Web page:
Astrology: Film: ‘Dallas Buyers Club’ (2013)

Focus Features

Focus Features

When we first set eyes on Ron Woodroof during the opening moments of Dallas Buyers Club, a film directed by Jean-Marc Vallée that was inspired by Woodroof’s true story, he’s immediately recognizable as a freedom-loving and non-mainstream figure who’s Uranian to the core. He’s got a druggie tryst happening with two women during a rodeo interlude, prior to his chance at hanging on for dear life on a bull that’s got no instinct other than throwing its rider. Little does Woodroof (Matthew McConaughey) know that, from those moments on, the rest of his life will be about trying to stay atop another type of beast – HIV and AIDS – hellbent on decimating him.

Uranus rules electricity and Woodroof, an electrician by trade, crackles. Having ingested his fair share of drugs and enjoyed unprotected sex with women, he’s still shocked when, in 1985, as a proclaimed heterosexual and homophobe, he receives a 30-days-to-live AIDS diagnosis. And suddenly this arrogantly braggart Texan, who had telegraphed he was nothing but a dim bulb for having made such foolish life choices, digs deep and resurrects some massive brain wattage.

Faced with dealing with strictly-by-the-book Dr. Sevard (Denis O’Hare) and a much kinder and sympathetic physician, Eve Saks (Jennifer Garner), Woodroof starts to separate medical truth from fiction related to AIDS and the medications used in its treatment.

In short order, he conducts research online – Uranus rules computers – and zeros in on some promising drugs which haven’t yet been approved by the U.S. government. Eager to get his hands on them, Woodroof goes to Mexico where he meets up with another rogue – an American doctor (Griffin Dunne) whose license but not smarts has been revoked – and brings the stuff into this country. Eventually, to provide these medications to more patients, he starts the Dallas Buyers Club whose monthly subscription payments guarantee as many drugs as the subscriber-patients need. Key figures during Woodroof’s dynamic evolution include Rayon (Jared Leto), a sylph-life transgender drug-addicted woman, and a lawyer (Dallas Roberts).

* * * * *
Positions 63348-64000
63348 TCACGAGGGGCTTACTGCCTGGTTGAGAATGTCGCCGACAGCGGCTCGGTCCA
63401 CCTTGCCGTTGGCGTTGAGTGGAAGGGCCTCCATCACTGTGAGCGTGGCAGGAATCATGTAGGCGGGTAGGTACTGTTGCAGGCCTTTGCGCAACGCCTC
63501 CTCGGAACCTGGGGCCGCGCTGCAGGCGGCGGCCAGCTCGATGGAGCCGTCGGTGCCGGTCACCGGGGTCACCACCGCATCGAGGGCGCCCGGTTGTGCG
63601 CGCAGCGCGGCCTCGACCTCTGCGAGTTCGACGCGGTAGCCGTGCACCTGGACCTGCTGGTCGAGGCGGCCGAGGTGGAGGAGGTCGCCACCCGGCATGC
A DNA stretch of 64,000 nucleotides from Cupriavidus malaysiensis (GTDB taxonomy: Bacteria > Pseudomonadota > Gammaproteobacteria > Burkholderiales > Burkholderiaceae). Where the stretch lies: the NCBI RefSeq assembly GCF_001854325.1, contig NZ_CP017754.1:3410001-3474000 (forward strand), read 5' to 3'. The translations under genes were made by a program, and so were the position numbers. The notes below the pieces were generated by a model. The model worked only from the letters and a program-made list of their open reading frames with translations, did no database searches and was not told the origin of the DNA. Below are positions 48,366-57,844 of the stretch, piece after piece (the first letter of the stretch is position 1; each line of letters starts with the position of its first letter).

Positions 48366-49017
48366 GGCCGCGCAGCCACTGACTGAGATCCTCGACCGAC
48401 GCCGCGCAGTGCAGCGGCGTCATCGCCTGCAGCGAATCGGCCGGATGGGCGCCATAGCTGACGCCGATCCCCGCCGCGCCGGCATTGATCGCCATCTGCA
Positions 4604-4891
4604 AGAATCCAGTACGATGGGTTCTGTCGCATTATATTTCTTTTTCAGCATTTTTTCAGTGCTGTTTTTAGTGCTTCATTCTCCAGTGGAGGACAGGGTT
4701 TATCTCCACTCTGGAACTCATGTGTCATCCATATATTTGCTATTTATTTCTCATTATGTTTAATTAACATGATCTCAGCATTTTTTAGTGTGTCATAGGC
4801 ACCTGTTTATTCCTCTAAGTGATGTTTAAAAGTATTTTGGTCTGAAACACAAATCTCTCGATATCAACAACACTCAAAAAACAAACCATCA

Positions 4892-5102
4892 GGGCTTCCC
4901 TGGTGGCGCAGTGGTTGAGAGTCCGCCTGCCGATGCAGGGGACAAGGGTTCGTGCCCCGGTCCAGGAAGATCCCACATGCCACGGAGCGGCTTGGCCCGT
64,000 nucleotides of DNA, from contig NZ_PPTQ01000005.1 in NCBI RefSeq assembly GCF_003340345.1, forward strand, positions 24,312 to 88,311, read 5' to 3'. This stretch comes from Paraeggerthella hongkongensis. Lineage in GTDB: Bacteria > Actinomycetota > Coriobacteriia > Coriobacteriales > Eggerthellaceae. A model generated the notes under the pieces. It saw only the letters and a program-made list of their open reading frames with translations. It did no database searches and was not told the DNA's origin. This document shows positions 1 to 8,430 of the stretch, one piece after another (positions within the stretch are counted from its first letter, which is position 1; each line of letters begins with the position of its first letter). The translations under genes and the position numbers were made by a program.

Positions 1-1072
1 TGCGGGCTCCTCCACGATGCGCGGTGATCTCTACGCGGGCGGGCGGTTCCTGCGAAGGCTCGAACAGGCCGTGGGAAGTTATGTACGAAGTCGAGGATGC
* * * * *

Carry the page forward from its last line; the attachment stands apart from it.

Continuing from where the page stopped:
One of the great pleasures of Dallas Buyers Club is its gracefully executed archetypal continuity  which reaches a transcendent pitch. The Uranian “outlaw” quality of Woodroof’s earlier-life escapades transforms into a higher-minded Uranus-inspired revolutionary, eager to provide a meds- and information-centric freedom to those in the grip of a fatal epidemic.

Woodroof, who evokes the mythic Uranian figure Prometheus who defiantly gifted humanity with fire, outlived his fatal diagnosis by seven years. He stayed on that bull.

Astrology Film Rating: ♅ (Uranus)

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